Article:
Friendship bracelets have been all the rage in the last couple of years and Poor Cat Designs has brought us super cool yet chic and timeless options to add to our arm parties! From personalized ID bars to a fun array of charms that will fit just about anyone’s personality, the possibilities really become endless! We absolutely love Poor Cat Designs‘ take on the friendship bracelet!
“Crowdfunded fashion: so hot right now.Patrick Robinson recently launched his new clothing brand via Kickstarter. Hong Kong startup ZaoZao is making inroads in Asia, introducing online shoppers to the region’s up-and-coming designers. And New York-based Cut on Your Bias is giving users a chance to actually participate in designing the garments its indie label’s create.
Only time will tell whether or not any of these concepts have lasting power. The first round of crowdfunded and crowdsourced fashion—most notably Fashion Stake,launched in 2010 as a crowdfunded site and relaunched as a traditional e-commerce sites under new owners Fab.com in 2011—weren’t so successful. When it came down to it, shoppers didn’t want to design their own clothes, or even vote on designs. Too much work.
However, entrepreneur Courtney McColgan thinks that these days—that is, two years later—customers want a bit of say. Maybe not complete control, but at least some input. That’s why she’s launched Shopbevel, which helps indie jewelry designers get their work shown to thousands of online shoppers. “Designers submit designs, the community votes, and Shopbevel produces selected winners,” the site concisely explains
But what makes McColgan, who has raised $750,000 in seed funding from venture capital firms including Lightbank (run by two Groupon founders) and Great Oaks (early investors in Warby Parker and Bonobos), think it’s going to work this time around? “Jewelry designers are very widespread—and there’s a lot of them,” says the Stanford Business School grad, who counts ex-Threadless chief creative officer Jeffrey Kalmikoff as an advisor.
Indeed, Threadless is a much bigger inspiration for McCoglan than Kickstarter. Every piece produced is under $100, and Shopbevel takes care of the difficult part of the business—producing the product and holding the inventory.The designer receives a 15% royalty on every piece sold—not much, but then again he or she doesn’t have to worry about the backend stuff. Plus, there’s plenty of free marketing and exposure.
That’s not to say production has been easy for McColgan to pull off. “Obviously jewelry is harder than t-shirts,” she says. To figure out the manufacturing side of things, she spends half of her time abroad visiting factories and also scouting for new designers. (It helps that she spent four years before grad school helping to launch a non-profit in China. She took a year off from undergrad just to learn Chinese.)
McColgan has also had a tiny bit of practice. She initially launched Shopbevel under the name Crowd Jewel at the end of 2011 (with a $50,000 investment). Crowd Jewel hosted its first contest in January 2012, attracting 68 designers and 4,500 votes—she sold 20 pieces of jewelry in that first round. Shopbevel is like Crowd Jewel 2.0, just with lots more funding and a much more robust manufacturing program.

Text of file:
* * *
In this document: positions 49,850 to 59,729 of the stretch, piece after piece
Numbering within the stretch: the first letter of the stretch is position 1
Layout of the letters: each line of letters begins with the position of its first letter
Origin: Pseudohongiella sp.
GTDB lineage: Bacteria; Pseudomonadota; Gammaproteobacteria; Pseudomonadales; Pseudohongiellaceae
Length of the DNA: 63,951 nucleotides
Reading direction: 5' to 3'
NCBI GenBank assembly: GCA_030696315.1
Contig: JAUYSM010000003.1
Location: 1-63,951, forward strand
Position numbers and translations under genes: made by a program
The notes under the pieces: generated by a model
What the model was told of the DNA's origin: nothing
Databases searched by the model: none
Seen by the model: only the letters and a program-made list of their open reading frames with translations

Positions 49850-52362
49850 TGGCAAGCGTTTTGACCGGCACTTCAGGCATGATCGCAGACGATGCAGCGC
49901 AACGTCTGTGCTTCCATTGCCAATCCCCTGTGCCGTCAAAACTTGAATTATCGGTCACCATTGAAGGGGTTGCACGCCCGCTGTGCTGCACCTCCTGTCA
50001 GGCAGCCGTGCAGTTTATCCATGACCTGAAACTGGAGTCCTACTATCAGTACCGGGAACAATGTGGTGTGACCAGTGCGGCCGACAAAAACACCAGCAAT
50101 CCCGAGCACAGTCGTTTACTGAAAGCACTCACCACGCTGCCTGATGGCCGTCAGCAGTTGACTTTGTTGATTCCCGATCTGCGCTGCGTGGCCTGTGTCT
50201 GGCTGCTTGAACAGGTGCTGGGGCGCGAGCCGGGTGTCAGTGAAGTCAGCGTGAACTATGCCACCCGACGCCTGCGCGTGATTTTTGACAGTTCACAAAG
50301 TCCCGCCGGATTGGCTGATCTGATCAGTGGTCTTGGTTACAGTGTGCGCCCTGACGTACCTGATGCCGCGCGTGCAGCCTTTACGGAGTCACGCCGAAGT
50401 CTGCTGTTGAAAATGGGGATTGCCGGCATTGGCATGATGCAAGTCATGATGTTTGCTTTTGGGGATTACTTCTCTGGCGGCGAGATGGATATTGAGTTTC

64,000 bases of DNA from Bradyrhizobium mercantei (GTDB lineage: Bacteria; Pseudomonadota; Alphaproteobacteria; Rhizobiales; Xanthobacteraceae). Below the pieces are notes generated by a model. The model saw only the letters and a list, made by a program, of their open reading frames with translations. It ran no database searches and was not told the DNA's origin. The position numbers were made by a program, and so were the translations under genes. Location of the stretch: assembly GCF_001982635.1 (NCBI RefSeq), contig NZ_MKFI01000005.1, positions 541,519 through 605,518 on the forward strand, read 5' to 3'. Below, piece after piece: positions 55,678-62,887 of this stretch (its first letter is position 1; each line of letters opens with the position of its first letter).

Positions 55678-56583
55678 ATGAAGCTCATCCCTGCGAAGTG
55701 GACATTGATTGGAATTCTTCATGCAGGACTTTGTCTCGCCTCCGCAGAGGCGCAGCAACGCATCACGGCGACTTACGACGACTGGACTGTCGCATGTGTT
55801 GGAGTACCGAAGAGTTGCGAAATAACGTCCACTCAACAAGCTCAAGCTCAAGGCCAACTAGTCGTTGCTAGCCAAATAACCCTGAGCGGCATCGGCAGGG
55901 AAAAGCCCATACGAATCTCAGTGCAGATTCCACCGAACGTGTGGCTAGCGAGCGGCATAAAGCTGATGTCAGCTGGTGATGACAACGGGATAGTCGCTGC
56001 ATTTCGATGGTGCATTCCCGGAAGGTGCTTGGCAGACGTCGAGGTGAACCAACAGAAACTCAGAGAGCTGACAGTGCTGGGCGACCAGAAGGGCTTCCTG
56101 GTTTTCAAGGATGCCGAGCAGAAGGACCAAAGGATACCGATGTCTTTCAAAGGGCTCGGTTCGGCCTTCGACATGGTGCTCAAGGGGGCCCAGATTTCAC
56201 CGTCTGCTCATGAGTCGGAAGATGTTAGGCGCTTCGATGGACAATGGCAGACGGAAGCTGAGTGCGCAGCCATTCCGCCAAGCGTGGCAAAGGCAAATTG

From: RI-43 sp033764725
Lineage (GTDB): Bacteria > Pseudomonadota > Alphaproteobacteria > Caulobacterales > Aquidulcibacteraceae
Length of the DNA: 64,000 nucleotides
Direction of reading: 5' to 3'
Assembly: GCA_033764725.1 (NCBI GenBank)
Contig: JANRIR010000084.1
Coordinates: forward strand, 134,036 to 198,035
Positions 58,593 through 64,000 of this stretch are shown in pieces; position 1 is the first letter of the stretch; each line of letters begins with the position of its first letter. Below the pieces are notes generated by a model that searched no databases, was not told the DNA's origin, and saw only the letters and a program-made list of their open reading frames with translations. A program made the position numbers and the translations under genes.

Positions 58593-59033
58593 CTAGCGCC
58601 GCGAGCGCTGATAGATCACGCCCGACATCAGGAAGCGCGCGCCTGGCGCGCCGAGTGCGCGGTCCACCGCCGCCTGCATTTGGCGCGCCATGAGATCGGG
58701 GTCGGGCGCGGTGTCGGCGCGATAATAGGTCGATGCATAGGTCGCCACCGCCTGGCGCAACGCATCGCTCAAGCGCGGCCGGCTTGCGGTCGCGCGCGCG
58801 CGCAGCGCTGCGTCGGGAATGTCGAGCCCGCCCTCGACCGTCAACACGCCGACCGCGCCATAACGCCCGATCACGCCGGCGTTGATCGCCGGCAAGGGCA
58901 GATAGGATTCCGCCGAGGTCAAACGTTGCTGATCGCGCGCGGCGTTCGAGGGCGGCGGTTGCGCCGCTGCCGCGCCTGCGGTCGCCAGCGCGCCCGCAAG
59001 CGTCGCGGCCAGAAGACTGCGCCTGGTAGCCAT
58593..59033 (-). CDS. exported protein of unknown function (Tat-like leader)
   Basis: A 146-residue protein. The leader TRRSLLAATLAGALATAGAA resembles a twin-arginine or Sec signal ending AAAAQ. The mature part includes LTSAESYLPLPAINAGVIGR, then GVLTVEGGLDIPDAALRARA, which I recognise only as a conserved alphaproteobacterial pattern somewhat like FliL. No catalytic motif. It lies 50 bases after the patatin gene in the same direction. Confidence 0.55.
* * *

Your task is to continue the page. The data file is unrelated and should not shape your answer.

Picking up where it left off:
Ever wondered what it would be like to own a whopping 289 pairs of shoes? Well wonder no more because J. Crew’s creative director, Jenna Lyons, is coming out about her insane shoe collection! In the latest episode of J.Crew on Film, Lyons talks all about the traffic-stopping, outfit-making, mood-lifting power of a great pair of heels and takes us on a trip to Pisa, Italy, where J. Crew’s collection is brought to life in a small workshop.
“Shoes are like fairies… with that little magical piece that finishes everything.” – Jenna Lyons
Images and video courtesy of J. Crew
Probably one of the most over-used and misused terms in fashion these days is “haute couture,” which translates to “high sewing” meaning that it is made with the finest fabrics, carefully sewn by hand, and has incredible attention to detail. With ready-to-wear pieces now costing sometimes upwards of thousands, it is easy to see where the confusion could come in.
Thankfully the Hôtel de Ville in Paris has created the exhibit, “Paris Haute Couture,” with help from sponsor Swarovski, who has been helping couture pieces dazzle since they were created to show what haute couture truly means.
The exhibit, which runs through July 6, 2013, shows the history of haute couture through video and photos as well to help viewers understand the complete process of creating the impecable garments. And of course there are over 100 dresses, from well and lesser-known designers, to make you truly appreciate these works of art.
“A darling pink taffeta dress from Yves Saint Laurent’s short tenure at Dior is there, alongside the work of the house’s namesake and its last designer, John Galliano. And it’s interesting to compare the Chanel skirt suits—one by Coco Chanel, the other by Karl Lagerfeld—next to each other. There are plenty of gowns from lesser-known designers as well, offering a bit of surprise alongside the standards.” –Fashionista
If you’re like me and most likely won’t make it to Paris in time to see this incredible exhibit, then head over to Fashionista to see their incredible slideshow complete with videos and photos from the exhibit. It will leave you saying J’adore haute couture!